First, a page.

MSIL/Shaosmine.A worm is a standalone malware computer program that replicates itself in order to spread to other computers Computer worms are similar to viruses in that they replicate functional copies of themselves and can cause the same type of damage. In contrast to viruses, which require the spreading of an infected host file, worms are standalone software and do not require a host program or human help to propagate. To spread, worms either exploit a vulnerability on the target system or use some kind of social engineering to trick users into executing them. A worm enters a computer through a vulnerability in the system and takes advantage of file-transport or information-transport features on the system, allowing it to travel unaided.
This threat can collect information about your PC and send it to a malicious hacker. The malicious hacker can then tell the worm to do a number of things, including downloading and installing other malware onto your PC. It spreads through removable storage devices, such as floppy disks or USB flash drives, by pretending to be one of your own files that you have put on there.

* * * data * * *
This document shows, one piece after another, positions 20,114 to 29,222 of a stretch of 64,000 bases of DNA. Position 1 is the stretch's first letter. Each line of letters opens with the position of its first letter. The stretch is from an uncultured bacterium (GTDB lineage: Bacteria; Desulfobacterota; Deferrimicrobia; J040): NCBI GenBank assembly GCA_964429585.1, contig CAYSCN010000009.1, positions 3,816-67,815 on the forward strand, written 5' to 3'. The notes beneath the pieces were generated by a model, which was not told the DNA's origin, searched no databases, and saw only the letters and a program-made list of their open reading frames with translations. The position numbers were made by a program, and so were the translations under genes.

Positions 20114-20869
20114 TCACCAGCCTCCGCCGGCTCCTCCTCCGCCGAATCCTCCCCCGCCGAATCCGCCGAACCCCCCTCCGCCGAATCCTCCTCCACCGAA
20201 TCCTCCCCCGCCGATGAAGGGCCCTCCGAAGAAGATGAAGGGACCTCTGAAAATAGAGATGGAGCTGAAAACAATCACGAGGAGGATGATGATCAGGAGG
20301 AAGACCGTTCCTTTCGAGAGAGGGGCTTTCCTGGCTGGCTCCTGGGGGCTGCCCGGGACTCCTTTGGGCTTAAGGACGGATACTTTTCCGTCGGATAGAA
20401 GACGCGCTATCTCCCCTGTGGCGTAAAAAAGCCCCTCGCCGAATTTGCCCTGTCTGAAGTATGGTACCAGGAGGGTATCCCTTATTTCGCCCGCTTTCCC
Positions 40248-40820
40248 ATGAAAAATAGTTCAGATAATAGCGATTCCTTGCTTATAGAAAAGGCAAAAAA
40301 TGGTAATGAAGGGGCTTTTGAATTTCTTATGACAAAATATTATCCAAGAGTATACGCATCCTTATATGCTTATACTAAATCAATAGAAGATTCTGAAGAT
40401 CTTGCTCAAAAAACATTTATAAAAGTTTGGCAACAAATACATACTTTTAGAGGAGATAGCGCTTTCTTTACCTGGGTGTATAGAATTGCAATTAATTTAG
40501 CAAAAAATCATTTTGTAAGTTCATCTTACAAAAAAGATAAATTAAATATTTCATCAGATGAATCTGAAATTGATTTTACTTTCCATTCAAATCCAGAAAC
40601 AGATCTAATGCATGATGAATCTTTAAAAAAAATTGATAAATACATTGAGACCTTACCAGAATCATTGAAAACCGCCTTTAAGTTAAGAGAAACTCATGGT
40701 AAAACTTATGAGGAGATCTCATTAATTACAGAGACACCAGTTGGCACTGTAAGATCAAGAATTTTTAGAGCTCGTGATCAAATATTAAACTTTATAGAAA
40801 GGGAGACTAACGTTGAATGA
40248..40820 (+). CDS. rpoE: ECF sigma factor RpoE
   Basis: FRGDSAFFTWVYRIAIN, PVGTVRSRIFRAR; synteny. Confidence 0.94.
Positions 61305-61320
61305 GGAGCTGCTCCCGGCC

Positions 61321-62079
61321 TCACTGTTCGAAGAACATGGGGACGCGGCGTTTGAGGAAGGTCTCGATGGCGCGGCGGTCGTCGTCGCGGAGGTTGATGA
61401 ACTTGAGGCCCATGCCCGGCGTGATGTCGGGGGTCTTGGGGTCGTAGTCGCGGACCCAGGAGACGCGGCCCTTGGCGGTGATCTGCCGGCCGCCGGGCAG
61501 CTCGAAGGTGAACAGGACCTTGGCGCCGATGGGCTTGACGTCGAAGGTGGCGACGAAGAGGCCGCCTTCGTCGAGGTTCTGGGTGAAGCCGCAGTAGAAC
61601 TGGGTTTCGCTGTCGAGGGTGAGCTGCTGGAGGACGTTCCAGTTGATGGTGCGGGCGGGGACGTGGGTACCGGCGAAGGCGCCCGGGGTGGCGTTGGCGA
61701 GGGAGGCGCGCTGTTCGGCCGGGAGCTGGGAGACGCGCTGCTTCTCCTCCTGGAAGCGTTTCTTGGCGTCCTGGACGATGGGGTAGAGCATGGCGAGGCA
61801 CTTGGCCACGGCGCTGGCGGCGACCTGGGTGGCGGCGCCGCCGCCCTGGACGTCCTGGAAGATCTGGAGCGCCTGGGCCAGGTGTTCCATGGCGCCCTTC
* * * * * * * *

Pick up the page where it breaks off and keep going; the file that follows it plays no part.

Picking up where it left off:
MSIL/Shaosmine.A worm has the ability to infect removable media devices. Infection starts either with manual execution of the infected file or by invoking the corresponding .LNK files that could cause automatic execution of the worm. It allows backdoor access and control of user computer by a remote attacker.